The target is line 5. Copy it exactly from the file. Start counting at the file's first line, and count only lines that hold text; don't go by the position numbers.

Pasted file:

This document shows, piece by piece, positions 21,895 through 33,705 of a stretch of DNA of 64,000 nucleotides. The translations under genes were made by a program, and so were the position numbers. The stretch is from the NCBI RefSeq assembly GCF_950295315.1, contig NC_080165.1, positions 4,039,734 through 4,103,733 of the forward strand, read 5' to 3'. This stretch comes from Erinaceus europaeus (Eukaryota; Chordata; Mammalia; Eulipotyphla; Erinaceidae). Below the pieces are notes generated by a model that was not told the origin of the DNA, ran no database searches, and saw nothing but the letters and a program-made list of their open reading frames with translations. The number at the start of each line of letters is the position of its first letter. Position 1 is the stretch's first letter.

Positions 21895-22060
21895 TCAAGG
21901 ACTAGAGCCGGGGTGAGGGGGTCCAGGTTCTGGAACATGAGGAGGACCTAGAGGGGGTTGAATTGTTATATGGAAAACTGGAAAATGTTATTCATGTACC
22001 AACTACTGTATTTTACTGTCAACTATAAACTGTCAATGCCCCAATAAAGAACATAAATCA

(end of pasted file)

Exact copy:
22001 AACTACTGTATTTTACTGTCAACTATAAACTGTCAATGCCCCAATAAAGAACATAAATCA